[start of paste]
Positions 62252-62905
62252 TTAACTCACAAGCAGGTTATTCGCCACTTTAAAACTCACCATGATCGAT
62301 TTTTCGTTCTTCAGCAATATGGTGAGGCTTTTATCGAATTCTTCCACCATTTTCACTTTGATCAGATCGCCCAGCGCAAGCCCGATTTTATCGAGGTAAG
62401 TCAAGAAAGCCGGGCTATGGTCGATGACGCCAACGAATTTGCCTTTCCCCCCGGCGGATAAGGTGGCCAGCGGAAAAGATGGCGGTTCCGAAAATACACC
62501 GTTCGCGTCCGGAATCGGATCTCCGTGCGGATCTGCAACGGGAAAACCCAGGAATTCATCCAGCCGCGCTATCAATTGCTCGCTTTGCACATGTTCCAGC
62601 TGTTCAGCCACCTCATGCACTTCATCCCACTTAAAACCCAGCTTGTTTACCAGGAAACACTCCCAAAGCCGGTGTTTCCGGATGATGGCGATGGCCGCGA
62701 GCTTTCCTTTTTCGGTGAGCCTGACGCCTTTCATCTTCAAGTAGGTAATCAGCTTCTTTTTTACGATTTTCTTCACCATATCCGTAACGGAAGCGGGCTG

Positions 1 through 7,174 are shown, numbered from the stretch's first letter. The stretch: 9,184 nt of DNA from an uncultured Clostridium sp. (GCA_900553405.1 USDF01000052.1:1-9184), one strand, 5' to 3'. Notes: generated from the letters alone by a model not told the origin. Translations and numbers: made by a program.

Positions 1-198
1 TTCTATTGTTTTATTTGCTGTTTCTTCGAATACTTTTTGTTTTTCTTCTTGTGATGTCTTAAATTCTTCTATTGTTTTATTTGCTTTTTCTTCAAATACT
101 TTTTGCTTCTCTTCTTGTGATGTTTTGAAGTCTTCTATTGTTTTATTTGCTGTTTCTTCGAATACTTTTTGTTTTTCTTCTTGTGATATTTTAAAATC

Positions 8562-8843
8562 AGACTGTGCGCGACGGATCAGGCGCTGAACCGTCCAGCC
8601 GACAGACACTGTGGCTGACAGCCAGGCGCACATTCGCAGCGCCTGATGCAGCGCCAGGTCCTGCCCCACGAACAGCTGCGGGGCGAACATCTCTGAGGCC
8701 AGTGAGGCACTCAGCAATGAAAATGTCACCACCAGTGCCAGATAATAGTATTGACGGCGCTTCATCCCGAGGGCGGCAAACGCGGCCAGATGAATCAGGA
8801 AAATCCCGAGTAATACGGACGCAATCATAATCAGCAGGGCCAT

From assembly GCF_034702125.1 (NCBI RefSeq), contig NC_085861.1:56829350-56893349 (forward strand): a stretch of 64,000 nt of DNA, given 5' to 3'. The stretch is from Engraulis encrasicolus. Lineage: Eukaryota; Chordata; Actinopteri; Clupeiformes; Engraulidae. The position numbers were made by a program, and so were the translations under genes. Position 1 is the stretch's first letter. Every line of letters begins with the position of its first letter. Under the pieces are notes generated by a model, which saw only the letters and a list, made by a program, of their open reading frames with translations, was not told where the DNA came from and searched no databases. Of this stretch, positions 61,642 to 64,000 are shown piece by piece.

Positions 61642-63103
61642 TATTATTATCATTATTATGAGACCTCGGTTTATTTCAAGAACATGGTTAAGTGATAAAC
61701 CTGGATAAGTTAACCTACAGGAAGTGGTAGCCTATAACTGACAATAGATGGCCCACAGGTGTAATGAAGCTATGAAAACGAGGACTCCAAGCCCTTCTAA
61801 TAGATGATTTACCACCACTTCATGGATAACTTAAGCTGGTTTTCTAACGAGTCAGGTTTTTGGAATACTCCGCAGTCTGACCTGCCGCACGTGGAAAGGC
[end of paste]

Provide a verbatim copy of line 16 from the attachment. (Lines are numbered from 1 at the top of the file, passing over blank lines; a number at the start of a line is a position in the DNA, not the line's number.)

8801 AAATCCCGAGTAATACGGACGCAATCATAATCAGCAGGGCCAT